I've heard that the ESP32's ADC isn't "good" enough for audio purposes. It's a 12 bit SAR ADC with a sampling rate of 200 ksps which is much higher than most consumer products use (44.1 kHz). Does 200 ksps not correlate to a 200 kHz sampling rate. I couldn't find much in the datasheet when it came to calculation times. What am I missing?
I agree with Justme's answer that the DNL/INL is quite high, and also call your attention to this sentence:
By default, there are ±6% differences in measured results between chips.
This matters less for audio applications where the DC level can be normalised later, but for other applications it will definitely require calibration.
There is also a general concern for any ADC on the same chip as digital circuitry: power supply rejection ratio (PSRR). This is the ability to avoid conducting noise from the power supply into the analog results. Since no mention is made of using an external reference voltage, or separate analog power/ground, or a PSRR number, I suspect this is very bad.
What that is likely to mean that every power burst from the radio side gets conducted straight into the audio.
Ultimately the easiest thing to do is try it; if it's not up to your percieved quality standards, you'll want an external ADC with its own little linear regulator and separate area of the PCB. But the built-in ADC is probably adequate for phone-quality speech or music played through tinny cheap speakers.
Audio is about more than just sampling rate and bits. Other parameters are significant as well, such as linearity, monotonicity, noise, distortion, etc.
The ESP32 ADC has DNL of +/- 7 counts. It means that for any voltage measured, the result can be wrong by that amount. This already means the ADC may have missing codes and may not be monotonic.
The ADC measurements are also performed while there is a 100nF capacitor filtering a DC signal that is measured.
So while it could be used to sample audio, it would require a lot of analog signal conditioning to filter and buffer the signal into ESP32 with low enough impedance, and perhaps using oversampling and signal processing to get acceptable quality audio that cannot even reach 12 bits.
So it would be far simpler to just connect a simple audio ADC chip to the I2S bus and it would easily exceed CD quality in terms of bits, linearity, SNR and sampling rate.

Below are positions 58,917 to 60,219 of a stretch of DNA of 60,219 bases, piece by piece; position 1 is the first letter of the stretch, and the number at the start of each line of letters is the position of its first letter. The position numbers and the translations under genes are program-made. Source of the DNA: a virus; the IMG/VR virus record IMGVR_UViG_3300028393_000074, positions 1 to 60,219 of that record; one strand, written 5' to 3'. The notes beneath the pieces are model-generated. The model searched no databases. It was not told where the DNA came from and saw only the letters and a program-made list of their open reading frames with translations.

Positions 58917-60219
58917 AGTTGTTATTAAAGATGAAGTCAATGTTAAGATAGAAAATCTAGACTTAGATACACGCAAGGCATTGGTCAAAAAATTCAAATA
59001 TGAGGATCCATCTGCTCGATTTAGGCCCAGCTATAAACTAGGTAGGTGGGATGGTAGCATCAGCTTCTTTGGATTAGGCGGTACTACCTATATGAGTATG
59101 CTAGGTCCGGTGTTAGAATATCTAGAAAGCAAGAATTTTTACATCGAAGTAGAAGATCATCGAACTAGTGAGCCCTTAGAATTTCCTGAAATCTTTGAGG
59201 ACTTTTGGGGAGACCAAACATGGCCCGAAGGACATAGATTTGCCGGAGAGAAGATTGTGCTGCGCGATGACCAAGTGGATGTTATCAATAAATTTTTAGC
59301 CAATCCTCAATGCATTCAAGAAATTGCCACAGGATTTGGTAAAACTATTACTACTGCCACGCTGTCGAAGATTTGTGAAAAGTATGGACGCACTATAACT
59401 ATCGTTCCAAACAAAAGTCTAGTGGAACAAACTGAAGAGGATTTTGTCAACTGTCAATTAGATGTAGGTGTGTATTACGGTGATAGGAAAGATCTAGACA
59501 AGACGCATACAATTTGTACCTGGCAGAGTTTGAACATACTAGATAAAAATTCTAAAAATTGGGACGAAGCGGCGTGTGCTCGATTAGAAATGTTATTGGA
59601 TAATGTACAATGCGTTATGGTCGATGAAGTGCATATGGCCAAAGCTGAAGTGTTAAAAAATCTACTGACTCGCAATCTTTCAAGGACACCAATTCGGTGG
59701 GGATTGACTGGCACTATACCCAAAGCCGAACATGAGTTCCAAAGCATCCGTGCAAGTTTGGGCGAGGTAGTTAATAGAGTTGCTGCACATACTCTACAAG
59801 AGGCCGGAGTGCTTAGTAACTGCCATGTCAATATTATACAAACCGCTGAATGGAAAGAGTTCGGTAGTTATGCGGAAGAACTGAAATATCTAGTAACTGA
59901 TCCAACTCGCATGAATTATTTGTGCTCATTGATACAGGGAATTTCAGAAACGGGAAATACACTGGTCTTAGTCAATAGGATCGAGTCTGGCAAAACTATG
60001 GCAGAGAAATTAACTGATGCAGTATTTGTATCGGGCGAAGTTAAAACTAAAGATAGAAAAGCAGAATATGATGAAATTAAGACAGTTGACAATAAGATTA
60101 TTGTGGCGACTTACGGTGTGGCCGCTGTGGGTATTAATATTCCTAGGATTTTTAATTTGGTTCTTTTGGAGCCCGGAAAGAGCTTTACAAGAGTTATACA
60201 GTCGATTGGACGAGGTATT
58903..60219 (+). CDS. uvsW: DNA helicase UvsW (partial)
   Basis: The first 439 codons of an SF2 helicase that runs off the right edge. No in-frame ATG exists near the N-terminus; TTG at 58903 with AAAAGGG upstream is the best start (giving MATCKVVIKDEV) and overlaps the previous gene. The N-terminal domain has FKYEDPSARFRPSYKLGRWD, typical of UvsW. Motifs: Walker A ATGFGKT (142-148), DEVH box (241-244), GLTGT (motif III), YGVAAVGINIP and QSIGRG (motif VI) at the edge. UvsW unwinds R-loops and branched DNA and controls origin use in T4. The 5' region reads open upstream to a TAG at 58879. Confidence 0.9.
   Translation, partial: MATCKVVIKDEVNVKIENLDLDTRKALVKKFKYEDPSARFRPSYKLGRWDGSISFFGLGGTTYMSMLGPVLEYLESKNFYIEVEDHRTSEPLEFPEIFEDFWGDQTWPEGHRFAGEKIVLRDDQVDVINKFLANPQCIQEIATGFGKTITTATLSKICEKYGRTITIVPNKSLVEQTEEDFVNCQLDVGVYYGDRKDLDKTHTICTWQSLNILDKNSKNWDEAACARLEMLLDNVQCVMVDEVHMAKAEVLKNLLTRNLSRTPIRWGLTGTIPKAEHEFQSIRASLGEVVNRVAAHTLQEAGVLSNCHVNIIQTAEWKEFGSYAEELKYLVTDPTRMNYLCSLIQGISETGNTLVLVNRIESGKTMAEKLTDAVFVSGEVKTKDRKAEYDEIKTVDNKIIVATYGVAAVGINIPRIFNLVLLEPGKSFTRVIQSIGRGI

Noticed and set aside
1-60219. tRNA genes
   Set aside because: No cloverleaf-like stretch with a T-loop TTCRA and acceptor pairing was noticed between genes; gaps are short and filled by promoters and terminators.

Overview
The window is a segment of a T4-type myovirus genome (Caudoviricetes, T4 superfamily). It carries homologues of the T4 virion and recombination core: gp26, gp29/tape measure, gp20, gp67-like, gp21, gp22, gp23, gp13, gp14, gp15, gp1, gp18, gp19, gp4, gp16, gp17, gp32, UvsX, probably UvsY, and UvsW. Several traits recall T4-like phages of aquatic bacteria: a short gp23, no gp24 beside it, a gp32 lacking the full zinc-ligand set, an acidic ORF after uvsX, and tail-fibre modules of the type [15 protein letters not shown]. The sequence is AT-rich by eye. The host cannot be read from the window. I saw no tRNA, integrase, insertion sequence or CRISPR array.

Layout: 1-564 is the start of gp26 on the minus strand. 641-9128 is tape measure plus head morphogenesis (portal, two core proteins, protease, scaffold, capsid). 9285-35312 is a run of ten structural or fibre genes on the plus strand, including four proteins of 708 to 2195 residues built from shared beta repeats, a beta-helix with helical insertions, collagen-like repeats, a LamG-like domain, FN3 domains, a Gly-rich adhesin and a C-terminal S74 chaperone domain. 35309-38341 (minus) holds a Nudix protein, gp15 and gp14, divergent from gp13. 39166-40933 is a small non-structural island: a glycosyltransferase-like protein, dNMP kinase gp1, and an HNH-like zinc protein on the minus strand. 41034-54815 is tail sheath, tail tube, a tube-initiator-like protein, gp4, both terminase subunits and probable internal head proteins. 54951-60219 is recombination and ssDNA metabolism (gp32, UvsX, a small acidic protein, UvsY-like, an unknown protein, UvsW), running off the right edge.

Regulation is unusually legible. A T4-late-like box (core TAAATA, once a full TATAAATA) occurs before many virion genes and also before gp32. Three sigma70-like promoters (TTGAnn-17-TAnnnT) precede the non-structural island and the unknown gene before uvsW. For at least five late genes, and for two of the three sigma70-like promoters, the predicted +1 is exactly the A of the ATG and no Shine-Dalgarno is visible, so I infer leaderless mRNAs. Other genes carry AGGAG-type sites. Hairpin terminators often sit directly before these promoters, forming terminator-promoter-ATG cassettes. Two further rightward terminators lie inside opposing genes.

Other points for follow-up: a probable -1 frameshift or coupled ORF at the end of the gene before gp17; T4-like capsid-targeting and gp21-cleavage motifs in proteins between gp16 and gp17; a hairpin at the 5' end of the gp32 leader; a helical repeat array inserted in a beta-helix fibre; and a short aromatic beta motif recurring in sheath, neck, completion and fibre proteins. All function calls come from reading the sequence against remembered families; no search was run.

Dynamic Range expressed as Effective Number of Bits (ENOB) is another way of expressing Signal to Noise Ratio (SNR):
ENOB: SNR = 6.02*N + 1.76 [dB]
So with resolution
We often use this in characterizing the noise floor of an ADC system, where N is the actual number of bits, and ENOB is the "effective" number of bits. A 16-bit system with 92dB SNR from various noise sources, is effectively comparable to a 15-bit system with noise only from quantization error. There are other noise sources besides quantization error, we just use ENOB to express effective number of bits because quantization error is the one noise source that we can never get rid of.
While dB is a general-purpose ratio unit, for audio applications it is related to the Sound Pressure Level or loudness of a sound. At 16-bit resolution, the ratio between the loudest expressible signal sound and the "noise level" of the inherent quantization noise, would be 98dB -- painfully loud. So 16-bits is enough resolution to capture good quality audio, at least in terms of dynamic range.
However, a 12-bit resolution ADC system has at best a signal-to-noise ratio of only 74dB, so while it would be able to capture sound at some level, the background hiss will be noticeable. For telephone it might be acceptable, but for music the background hiss would be objectionable.
Many calculations here already, so I won't go there and try for a different answer.
Whether the ESP32's ADC is good enough or not depends on what quality audio you want, and the quality of your playback chain.
I experimented a bit and sampled some music with the ADC peripheral on a SAMD21G, not using the full 12-bit and 350ksps but 12 bit, 32khz sampled down to 8 bit.
To my ear, cheap computer speakers playing back the 8-bit, 32kHz PCM sound about the same as when fed with CD-quality music, while the same 8-bit, 32kHz PCM won't do at all when played on the equipment I normally listen to.
If the ESP32's ADC is good enough for audio depends on what quality you want and the quality of the rest of the audio chain. The only way to find out is to try it.
If you have quantifiable expectations though, like "CD-quality", you can do the math (and then try it).
There might be another issue with the ESP32 as a systemic one:
aside from your ADC supplying samples, your CPU must be able to do something with these samples, before the next sample happens.
Often, that's no big issue, at least at audio-typical sampling rates: simply have a DMA controller copy the samples from ADC to a RAM buffer, and then regularly process whatever has amassed in that buffer with the CPU.
Now, what could happen in your use case is that there's Wifi-handling firmware that occasionally needs to grab the CPU core, and needs to do a couple calculations, so that the time window to process the buffer before it's full passes.
I don't know whether that's the case in the ESP32 architecture – other Wifi-integrating MCUs do in fact do a couple of things in CPU software that preempts whatever executes on the CPU occasionally.